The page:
IDC hammers the new look
Microsoft's new Windows interface has been described as a "a monster that terrorises poor office workers and strangles their productivity."
IDC market analyst Amy Cheah, who has spoken to local retailers, vendors and channel partners as part of her work compiling sales numbers, said Windows 8 take-up was "not as strong as Microsoft would like it to be". Cheah said that while momentum for the operating system is picking up in November, office workers are starting to hate the interface.
IDC has yet to release its latest quarterly numbers but Cheah said it was already clear that Windows 8 was "a steep learning curve and the initial phase is going to be a bumpy one". The Guardian noted that the take-up of Windows 8 appeared to be much slower than sales of Windows 7 in a similar period after its launch.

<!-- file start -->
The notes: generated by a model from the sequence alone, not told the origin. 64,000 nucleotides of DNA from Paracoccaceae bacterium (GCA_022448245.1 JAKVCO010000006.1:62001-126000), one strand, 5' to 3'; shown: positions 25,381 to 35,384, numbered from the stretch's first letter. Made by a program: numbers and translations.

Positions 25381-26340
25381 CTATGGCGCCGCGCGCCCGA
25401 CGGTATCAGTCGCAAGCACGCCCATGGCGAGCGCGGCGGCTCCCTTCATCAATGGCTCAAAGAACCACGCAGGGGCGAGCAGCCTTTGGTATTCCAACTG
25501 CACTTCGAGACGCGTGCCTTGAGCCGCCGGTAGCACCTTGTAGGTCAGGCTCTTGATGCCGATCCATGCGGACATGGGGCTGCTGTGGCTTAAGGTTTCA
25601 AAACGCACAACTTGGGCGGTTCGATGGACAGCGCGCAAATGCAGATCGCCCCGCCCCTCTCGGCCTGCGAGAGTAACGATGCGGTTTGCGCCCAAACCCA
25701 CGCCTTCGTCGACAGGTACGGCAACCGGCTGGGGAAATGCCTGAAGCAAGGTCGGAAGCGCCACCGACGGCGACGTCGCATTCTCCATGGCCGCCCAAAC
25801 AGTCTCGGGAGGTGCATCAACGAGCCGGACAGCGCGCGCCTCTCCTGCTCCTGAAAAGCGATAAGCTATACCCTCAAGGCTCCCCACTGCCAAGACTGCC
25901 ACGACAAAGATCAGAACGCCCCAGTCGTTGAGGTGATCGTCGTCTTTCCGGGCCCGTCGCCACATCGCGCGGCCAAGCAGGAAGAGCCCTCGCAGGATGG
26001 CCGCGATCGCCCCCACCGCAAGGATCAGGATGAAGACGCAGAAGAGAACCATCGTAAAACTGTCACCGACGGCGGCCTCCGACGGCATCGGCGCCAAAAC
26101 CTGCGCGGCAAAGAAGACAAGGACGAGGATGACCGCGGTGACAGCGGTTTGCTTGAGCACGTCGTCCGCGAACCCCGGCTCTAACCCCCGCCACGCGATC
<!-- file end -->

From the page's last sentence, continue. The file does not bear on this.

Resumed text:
Microsoft is blaming PC-makers for delivering a confusing array of lacklustre designs for the failure of Windows 8 to take off. A raft of PC vendors have released Windows 8 Ultrabook laptops, tablets and convertible or hybrid computers, but there were too many for users to choose from. Part of the problem is that Microsoft insisted on a tile interface for PC users. While this makes Windows 8 brilliant for mobiles it is rubbish for those who liked their old icons, windows and start menu just the way they were.